Editors’ Note: This article is reprinted with permission of the Grassroots Fundraising Journal.
People serve on an organization’s board of directors because they have a passion for the group’s mission and vision, not because they love strategic planning. But strategic planning falls squarely in a board member’s lap of responsibility. Fortunately, board members can share their laps with people outside of senior management to include other staff members and constituents.
Two organizations on two coasts—Rhode Island Coalition for the Homeless and California Rural Legal Association—both found successful and innovative ways to include more voices in their strategic planning processes. A third organization chose a participatory method to evaluate their programs. What follows are some of their best practices and tips for making organizational strategic planning and evaluation as inclusive and effective as possible.
Rhode Island Coalition for the Homeless: Inviting Constituents to the Planning Table
The Rhode Island Coalition for the Homeless, a 25-year-old statewide member-driven organization that pursues solutions to homelessness, started their strategic planning process with a Capacity Building Pilot Project grant from the Rhode Island Foundation. The grant provided funding to hire an organizational development consultant. The Coalition selected Gayle Gifford, ACFRE, co-founder of Cause & Effect, to lead the organization through the process.
Since an integral part of the Coalition’s proposal included reaching out to constituents and raising their voices, Gifford advised them not to adopt a top-down approach to planning but to include constituents in the planning process.
Though 3 of the 10 staff members have experienced homelessness along with 5 of the 23 board members, the Coalition’s Executive Director, Jim Ryczek, wanted to bring even more homeless constituents into the organization’s governance. Ryczek aspired to do so since he started at the Coalition in 2006. Bringing these voices into the planning process started the organization on that road.
To insure participation by a broad spectrum of the community, the Coalition formed a steering committee comprised of board members, staff and constituents. This group held a brainstorming session designed to think about the best people to serve on three Learning Groups:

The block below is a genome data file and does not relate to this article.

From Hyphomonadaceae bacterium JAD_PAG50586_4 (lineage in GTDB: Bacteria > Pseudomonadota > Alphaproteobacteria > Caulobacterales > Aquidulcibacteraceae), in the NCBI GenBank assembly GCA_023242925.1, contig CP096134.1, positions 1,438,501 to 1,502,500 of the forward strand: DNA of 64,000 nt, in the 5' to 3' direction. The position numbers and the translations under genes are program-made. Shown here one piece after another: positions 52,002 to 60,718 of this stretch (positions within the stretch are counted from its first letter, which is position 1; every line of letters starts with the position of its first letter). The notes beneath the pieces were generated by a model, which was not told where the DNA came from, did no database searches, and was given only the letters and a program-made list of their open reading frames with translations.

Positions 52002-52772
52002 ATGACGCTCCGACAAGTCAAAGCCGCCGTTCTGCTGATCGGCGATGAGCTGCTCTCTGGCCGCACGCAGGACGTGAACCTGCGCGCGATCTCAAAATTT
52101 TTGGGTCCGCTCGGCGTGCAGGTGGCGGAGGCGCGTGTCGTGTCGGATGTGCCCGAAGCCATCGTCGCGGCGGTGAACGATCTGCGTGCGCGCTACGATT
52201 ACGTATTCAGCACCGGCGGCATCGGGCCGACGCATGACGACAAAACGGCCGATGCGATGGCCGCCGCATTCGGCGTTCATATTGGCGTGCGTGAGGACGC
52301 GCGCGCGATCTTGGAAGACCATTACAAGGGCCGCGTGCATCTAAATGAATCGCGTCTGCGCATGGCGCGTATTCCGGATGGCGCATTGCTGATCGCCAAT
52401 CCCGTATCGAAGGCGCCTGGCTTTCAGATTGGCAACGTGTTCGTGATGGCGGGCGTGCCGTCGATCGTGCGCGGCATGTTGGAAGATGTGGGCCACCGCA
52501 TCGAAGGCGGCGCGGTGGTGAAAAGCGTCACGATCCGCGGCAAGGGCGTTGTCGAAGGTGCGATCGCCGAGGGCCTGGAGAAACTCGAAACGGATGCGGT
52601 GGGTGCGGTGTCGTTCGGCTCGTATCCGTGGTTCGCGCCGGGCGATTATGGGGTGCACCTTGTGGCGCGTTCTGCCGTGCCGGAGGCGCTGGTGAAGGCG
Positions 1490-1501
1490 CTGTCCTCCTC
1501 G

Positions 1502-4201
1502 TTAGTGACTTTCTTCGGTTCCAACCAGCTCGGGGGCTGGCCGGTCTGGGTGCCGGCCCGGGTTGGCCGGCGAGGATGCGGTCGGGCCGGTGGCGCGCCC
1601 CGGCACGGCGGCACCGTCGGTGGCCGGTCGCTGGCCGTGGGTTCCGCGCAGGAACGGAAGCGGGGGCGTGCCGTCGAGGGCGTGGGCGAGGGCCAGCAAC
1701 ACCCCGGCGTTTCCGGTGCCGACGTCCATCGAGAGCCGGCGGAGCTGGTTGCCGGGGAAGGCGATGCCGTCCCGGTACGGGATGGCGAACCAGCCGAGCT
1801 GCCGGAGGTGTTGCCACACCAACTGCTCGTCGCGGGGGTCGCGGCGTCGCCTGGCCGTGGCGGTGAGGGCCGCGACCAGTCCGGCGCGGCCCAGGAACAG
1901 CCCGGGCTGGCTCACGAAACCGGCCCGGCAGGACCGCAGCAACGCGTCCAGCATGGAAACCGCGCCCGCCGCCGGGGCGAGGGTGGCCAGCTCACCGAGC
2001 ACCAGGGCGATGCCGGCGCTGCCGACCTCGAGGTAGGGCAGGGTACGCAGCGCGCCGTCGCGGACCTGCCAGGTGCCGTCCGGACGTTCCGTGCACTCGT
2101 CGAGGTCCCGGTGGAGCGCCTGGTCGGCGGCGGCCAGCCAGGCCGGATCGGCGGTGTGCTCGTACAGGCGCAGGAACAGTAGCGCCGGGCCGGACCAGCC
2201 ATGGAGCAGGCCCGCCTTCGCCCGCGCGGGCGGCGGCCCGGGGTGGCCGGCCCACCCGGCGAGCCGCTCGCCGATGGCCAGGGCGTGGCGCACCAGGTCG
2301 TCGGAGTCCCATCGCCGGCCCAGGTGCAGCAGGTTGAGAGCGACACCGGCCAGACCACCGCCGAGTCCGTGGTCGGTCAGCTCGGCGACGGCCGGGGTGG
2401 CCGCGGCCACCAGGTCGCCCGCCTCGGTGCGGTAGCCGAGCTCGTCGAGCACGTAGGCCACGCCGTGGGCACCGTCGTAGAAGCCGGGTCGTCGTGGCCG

- Ending homelessness in Rhode Island;
- Building a stronger coalition; and,
- Meaningful constituent involvement.
All staff members and most board members served on a Learning Group.
The Coalition urged steering committee members to reach out to their networks and think beyond the geography of the greater Providence area with a goal of identifying 20 to 30 people per Learning Group. Committee members issued invitations to join the Groups followed by phone calls to discuss the Group’s intent. In the end, 15 to 18 people signed up to participate in each Group.
The outreach effort didn’t end there. “Each of the Groups had a list of groups to invite to broaden their perspective, to broaden the topic,” said Ryczek. The Learning Groups met monthly for a year. All three Groups limited their meetings to 90 minutes. The funding allowed the Coalition to hire a consultant to facilitate a Group and provide technical support and accountability.
Before the planning process ended, the Coalition decided to start living up to their principles of including constituents in their governance by forming the Community Advisory Committee (CAC). The CAC, comprised of homeless and formerly homeless constituents, advises them on their programs, policies, advocacy, legislation, and organizing efforts. The CAC continues to meet every other week at the Coalition office.
Not everyone involved in the planning process felt comfortable including constituent voices. “We got a lot of flak for asking constituents. It’s the whole charity (thing), ‘We’re giving them something, how dare they question (it),’” said Ryczek, whose staff already worked with constituents in other capacities. He said some people’s criticism seemed to imply, “Those few homeless people (in the CAC) can’t speak for all homeless in the state.” Ryczek countered with, “They certainly do have a right to talk about the experience of homelessness.”
In the end, the Coalition’s board approved formation of the Community Advisory Committee. “I needed the backing of my board, and I got it,” said Ryczek whose board includes community allies and community service providers. “It made us be mission driven.” The Coalition’s mission includes “pursuing cooperative and collaborative solutions to the problems of housing and homelessness.”
Though the Coalition had a long history of working with constituent groups, they didn’t always give them a seat at the table. “The whole strategic planning cemented the constituent voice,” said Karen Jeffreys, associate director.
During the planning process, the Coalition took the next step in expanding their outreach to constituents by agreeing to serve as the fiscal agent for a grassroots organization of currently and formerly homeless people, the Rhode Island Homeless Advocacy Project (RIHAP). According to Ryczek, the two organizations “hammered out an Memorandum of Understanding, which delineated roles and how we wouldn’t interfere with their governance and decision-making process.” RIHAP initially intended to stay with the Coalition until they received their own tax-exempt status, but they still remain with the Coalition today.